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Bruce Jenner comes out as transgender, says ‘I am a woman’

The interview was filmed in February in Los Angeles and New York, before a fatal car accident in which Jenner was involved

Published: Updated:

In the 1970s, Bruce Jenner was a symbol of American masculinity as an Olympic champion. Nearly 40 years later, in an extraordinary television interview, Jenner told the world that he identifies as a woman and has felt gender confusion since he was a little boy growing up in the New York suburbs.

Jenner, a reality TV star and stepfather to Kim Kardashian, let his hair down - literally loosening a ponytail and letting his hair flow past his shoulders - in a symbolic moment at the start of his two-hour interview with ABC News’ Diane Sawyer that was televised Friday. “Yes, for all intents and purposes, I am a woman.”

He said his stepdaughter Kim has been a big supporter, urged on by her husband, rapper Kanye West.

“Your honesty has opened the doors for others to be courageous and live an authentic life!” Kardashian tweeted.

For the transgender community, it was a moment as significant as comedian and TV host Ellen DeGeneres’ coming out as a lesbian was for gays nearly 20 years ago. DeGeneres tweeted support to Jenner, saying the former Olympian was “saving lives and opening minds.”

“My whole life has been getting me ready for this,” said Jenner, 65, known to a younger generation as the patriarch of television’s omnipresent Kardashian clan. “It’s not just the last few years as they’ve been treating me as a joke.”

The interview was filmed in February in Los Angeles and New York, before a fatal car accident in which Jenner was involved.

Jenner said he self-identifies as “her,” not a specific name. But he told Sawyer he felt comfortable using the pronouns “he” and “him,” a designation that is an important issue for many in the transgender community, which believes that transgender people should be referred to by the pronouns with which they choose to identify.

Jenner said his “brain is more female than it is male.” He said he began gender reassignment therapy in the 1980s - taking hormones, having surgery to make his nose smaller and having hair removed from his face and chest - but gave it up. As Jenner got older, he realized that if he got sick and faced death without facing up to this issue, “I’d be so mad that I didn’t explore that side of my life.”

As a young boy, Jenner felt an urge to try on his mother’s and sister’s dresses.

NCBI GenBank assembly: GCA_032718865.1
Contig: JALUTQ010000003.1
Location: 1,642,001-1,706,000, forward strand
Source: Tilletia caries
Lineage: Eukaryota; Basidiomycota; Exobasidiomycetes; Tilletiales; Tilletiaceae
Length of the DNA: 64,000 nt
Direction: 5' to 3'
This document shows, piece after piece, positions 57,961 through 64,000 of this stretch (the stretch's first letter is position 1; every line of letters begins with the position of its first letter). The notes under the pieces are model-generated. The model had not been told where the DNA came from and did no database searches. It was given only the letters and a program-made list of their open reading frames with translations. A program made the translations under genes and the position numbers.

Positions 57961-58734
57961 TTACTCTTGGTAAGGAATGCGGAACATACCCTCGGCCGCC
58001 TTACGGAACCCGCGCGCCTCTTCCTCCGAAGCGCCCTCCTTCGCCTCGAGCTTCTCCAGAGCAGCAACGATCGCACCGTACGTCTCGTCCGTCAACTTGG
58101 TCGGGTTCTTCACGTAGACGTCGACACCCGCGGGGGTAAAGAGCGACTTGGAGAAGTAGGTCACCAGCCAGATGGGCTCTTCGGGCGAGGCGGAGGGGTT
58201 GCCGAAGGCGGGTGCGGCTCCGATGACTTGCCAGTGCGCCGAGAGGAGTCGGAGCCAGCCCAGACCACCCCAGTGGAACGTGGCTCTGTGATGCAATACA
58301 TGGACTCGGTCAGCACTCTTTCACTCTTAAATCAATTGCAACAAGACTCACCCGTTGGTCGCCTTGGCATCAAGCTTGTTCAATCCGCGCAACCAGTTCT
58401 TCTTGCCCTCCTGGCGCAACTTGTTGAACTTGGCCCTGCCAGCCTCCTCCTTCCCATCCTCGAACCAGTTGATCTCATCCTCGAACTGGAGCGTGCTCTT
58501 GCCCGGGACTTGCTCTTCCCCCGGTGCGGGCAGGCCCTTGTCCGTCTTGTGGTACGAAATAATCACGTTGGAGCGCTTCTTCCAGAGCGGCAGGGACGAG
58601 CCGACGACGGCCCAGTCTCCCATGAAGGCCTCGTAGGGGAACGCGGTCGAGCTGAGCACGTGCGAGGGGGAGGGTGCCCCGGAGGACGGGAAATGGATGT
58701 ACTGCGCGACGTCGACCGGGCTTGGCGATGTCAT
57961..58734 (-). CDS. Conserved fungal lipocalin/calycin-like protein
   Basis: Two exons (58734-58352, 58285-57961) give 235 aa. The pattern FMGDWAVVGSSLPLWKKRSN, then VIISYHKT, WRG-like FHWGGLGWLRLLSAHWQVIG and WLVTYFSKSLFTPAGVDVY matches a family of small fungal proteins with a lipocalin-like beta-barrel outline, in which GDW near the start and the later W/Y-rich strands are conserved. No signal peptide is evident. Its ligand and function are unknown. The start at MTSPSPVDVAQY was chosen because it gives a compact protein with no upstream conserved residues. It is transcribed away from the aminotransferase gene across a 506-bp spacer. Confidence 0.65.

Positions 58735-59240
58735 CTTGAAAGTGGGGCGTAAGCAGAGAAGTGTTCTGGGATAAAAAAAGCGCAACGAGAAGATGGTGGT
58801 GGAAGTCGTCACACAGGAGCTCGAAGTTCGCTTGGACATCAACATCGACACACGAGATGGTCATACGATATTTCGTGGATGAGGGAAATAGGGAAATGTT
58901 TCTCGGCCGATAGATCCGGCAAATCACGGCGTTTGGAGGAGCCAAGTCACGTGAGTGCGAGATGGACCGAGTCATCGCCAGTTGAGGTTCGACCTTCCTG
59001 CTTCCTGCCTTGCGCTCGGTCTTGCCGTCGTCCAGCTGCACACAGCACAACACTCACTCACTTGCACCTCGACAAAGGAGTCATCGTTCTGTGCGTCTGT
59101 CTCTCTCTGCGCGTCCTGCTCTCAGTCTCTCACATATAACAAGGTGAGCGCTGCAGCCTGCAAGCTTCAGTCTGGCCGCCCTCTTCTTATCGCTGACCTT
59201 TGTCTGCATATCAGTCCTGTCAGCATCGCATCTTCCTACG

“I didn’t know why I was doing it,” he said. “It just made me feel good.”

Jenner said he has never been sexually attracted to men, and he wanted to make clear to viewers that gender identity and sexuality were separate things.

“I am not gay,” he said. “I am, as far as I know, heterosexual. I’ve always been with a woman, raising kids.”

Jenner said he has not decided whether he will undergo sexual reassignment surgery.

“These are all things that are out there in the future for me to explore,” he said. “There’s no rush for that. And I would do it so quietly that nobody in the world would know.”

Jenner’s four oldest children appeared on the interview special to support their father, but not the two girls he had with Kris Kardashian.

Jenner’s first two wives offered messages of support; ABC said Kris Kardashian’s publicist called to specifically say his third wife would have no comment. But Kardashian tweeted that no one had asked for comment and, after the interview aired, tweeted: “Not only was I able to call him my husband for 25 years and father of my children, I am now able to call him my hero.”

Jenner told Sawyer that Kris was having a difficult time with it, and that if she better understood it, the couple would probably still be together.

Jenner’s 89-year-old mother also was interviewed, saying she was more proud of Bruce than when he stood as an Olympic decathlon champion in Montreal in 1976.

The E! Entertainment network announced that Jenner would be part of a documentary series about the transition that would begin airing on July 26.

Hollywood offered support. “Tonight” host Jimmy Fallon, echoing Neil Armstrong when the astronaut took his first steps on the moon, tweeted: “One small step for man, one giant leap for mankind.”